Searching the Scriptures: A Feminist Introduction

searching

This doesn’t quite qualify as a book review as it is a book that I read nearly 20 years ago, but I lent it to a friend some years ago and despite my best efforts, did not receive it back, so I decided to treat myself to a new copy.

Searching the Scriptures: A Feminist Introduction, edited by Elisabeth Schussler Fiorenza, is a collection of essays introducing the topic of feminist hermeneutics, published in 1993 in preparation for the centenary of Elizabeth Cady Stanton’s ‘The Woman’ Bible’ in 1995.

I bought it in 1996 as a curious non-feminist. I think I would still place myself in that category. Although I accept the basic idea of feminism – the need for equal and fair treatment for women, I am still not quite comfortable enough with the whole feminism entity (as I understand it) to declare myself a member. Beginning to read it a second time with so many years in between, however, I find that I am more ready and able to understand or at least begin to grapple with some of the arguments.

As a caveat, I must say that I have not read or even seen a copy of Elizabeth Cady Stanton’s original 1893 book.

When I re-opened the book it fell, appropriately, to Judith Plaskow’s chapter on ‘Anti-Judaism in Feminist Christian Interpretation’. Since this is a subject close to my heart, I thought I would share some of its insights.

Plaskow begins with explaining the significance of Cady Stanton’s book and how, on a basic level, it sought to acquit Christianity by laying its oppression of women at the door of Judaism.

“Anti-Judaism in feminist interpretation signifies both a failure to include all women within its vision and an often unconscious appropriation of anti-Jewish themes and strategies that are as old as the New Testament itself.”

Plaskow talks about the way in which, in order to do this, feminist interpretation unwittingly makes use of quite inappropriately (even patriarchal?) conservative principles of interpretation.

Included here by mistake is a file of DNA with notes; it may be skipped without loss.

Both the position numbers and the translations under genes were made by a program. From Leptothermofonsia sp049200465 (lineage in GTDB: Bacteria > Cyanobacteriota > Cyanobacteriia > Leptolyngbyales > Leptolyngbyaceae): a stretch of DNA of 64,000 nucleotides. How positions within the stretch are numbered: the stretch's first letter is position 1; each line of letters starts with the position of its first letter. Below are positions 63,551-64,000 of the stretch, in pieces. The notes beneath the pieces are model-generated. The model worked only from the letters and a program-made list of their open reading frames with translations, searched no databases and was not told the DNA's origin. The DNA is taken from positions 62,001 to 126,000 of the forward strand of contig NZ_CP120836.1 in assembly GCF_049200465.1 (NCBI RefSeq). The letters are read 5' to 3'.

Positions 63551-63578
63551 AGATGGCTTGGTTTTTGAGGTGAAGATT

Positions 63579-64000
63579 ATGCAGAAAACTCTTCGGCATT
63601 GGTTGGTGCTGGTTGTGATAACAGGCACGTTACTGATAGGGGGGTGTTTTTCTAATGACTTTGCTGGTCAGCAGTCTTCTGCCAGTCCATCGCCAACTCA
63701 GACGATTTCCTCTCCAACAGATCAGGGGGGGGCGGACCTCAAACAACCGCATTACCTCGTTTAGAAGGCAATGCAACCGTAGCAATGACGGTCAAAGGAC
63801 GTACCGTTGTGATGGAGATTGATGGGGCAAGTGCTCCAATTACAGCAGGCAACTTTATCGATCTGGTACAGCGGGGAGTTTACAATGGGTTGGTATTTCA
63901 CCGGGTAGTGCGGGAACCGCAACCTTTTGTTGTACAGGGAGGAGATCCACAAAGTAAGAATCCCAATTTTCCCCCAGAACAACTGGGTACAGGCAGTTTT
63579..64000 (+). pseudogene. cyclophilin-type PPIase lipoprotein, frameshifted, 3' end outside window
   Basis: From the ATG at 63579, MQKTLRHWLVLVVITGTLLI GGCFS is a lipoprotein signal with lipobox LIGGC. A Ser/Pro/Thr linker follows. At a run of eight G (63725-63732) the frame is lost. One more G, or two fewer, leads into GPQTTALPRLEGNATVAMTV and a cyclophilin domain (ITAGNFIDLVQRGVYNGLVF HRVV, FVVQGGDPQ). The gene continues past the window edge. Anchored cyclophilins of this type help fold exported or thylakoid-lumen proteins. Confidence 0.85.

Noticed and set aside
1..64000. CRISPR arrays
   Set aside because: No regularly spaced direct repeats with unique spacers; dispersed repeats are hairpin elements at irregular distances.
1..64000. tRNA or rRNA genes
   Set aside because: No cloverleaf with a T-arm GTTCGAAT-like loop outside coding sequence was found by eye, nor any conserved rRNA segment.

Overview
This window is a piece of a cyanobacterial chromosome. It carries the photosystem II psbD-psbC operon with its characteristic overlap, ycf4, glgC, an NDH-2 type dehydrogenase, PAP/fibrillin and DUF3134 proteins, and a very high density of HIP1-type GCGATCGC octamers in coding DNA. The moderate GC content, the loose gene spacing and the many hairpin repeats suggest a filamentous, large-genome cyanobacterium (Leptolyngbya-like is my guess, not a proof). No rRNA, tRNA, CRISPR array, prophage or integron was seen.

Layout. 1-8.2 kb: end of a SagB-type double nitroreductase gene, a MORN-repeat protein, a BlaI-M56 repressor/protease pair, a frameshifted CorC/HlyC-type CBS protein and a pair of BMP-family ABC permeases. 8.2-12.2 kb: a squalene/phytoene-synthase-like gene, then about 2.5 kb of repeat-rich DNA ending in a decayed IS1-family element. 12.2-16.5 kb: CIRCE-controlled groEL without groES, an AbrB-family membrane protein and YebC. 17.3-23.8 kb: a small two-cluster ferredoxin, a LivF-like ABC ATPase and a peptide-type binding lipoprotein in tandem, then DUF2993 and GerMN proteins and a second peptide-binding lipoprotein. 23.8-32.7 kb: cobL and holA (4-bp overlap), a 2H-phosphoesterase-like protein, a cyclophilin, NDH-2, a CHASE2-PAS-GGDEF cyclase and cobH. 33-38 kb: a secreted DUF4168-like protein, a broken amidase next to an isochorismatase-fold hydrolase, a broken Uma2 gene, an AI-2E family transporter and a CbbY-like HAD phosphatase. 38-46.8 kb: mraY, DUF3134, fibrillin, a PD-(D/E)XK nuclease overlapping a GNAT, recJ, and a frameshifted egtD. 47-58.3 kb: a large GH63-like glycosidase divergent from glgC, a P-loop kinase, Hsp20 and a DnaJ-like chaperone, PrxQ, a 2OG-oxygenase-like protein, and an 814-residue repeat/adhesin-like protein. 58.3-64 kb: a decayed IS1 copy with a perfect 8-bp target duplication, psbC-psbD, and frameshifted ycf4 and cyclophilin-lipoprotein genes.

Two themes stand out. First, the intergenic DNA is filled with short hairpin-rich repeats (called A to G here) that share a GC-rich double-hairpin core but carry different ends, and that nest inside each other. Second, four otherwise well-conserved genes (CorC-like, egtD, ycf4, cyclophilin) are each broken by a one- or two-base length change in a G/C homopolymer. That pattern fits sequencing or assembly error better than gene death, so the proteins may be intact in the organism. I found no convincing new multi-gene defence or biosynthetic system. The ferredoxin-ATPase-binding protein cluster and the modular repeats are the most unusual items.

“The claim that ‘Jesus was a feminist’ – a claim first articulated by Leonard Swidler and then taken up by numerous feminist interpreters – can be argued persuasively only on the basis of a negative view of Judaism.”

She outlines some of the ways in which the view of 1st century Judaism as an oppressive patriarchal society is arrived at by picking and choosing sources that seem to agree with that view, whereas there seems to be a lot of evidence for two schools of thought (perhas allied to Hillel and Shammei?) within 1st century Judaism – one of which tended to be more oppressive and the other liberal.

Plaskow also goes on to outline the way in which St Paul’s very difficult, ambivalent attitude toward women is explained away by viewing Paul as being anti-feminist and oppressive in his Jewish identity, but liberal in his Christian identity, a dualism which necessarily ‘others’ Jewish women.

Plaskow says that, with a view to moving toward a more critical feminist hermeneutic, “The first step in eradicating anti-Judaism is becoming aware of its existence, and this means becoming educated about the dimensions of the problem.”

She mentions that “Feminist exploration of Jewish women’s history is a very new field…” – most of the references she gives are essays and articles in obscure periodicals rather than easily accessible books, so I would be interested to know what has happened since the book was published.

In conclusion, Plaskow says that one of the difficulties of dealing with anti-Judaism in Christian feminism is the isolationism, so again I would be interested to know what progress has been made by Jewish and Christian feminists working together since the 1990s.

Searching the Scriptures is a big, meaty volume, nearly 400 pages, so I doubt I will read it from cover to cover in one go – it will keep me occupied for some time, and I will probably dip in and out of it. But Plaskow’s essay has whet my appetite and I will look forward to seeing volume 2 in due course.

Apologies for publishing this blog-post prematurely, and I hope (I can’t see, since I am posting via my phone!) that, having edited, it will all come right in the wash 🙂

I would be interested to hear from reluctant / converted Jewish or Christian feminists, or anybody who can recommend reading in this area.

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One response to “Searching the Scriptures: A Feminist Introduction

  1. I look forward to your thoughts after you’ve finished this volume. In my experience, Judaism has been far more liberating to women than Christianity. For example, Martin Luther, the so called father of the reformation, was a vile anti-Semitic that also held strong misogynistic views. I highly recommend Dr. John Garr’s book series on women called “Feminine and Free”. I think you would enjoy them and appreciate his meticulous research.

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